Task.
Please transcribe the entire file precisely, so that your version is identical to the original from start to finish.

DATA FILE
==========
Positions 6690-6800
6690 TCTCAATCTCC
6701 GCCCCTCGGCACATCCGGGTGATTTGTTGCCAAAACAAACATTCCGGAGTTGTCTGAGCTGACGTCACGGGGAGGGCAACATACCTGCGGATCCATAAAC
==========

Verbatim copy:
Positions 6690-6800
6690 TCTCAATCTCC
6701 GCCCCTCGGCACATCCGGGTGATTTGTTGCCAAAACAAACATTCCGGAGTTGTCTGAGCTGACGTCACGGGGAGGGCAACATACCTGCGGATCCATAAAC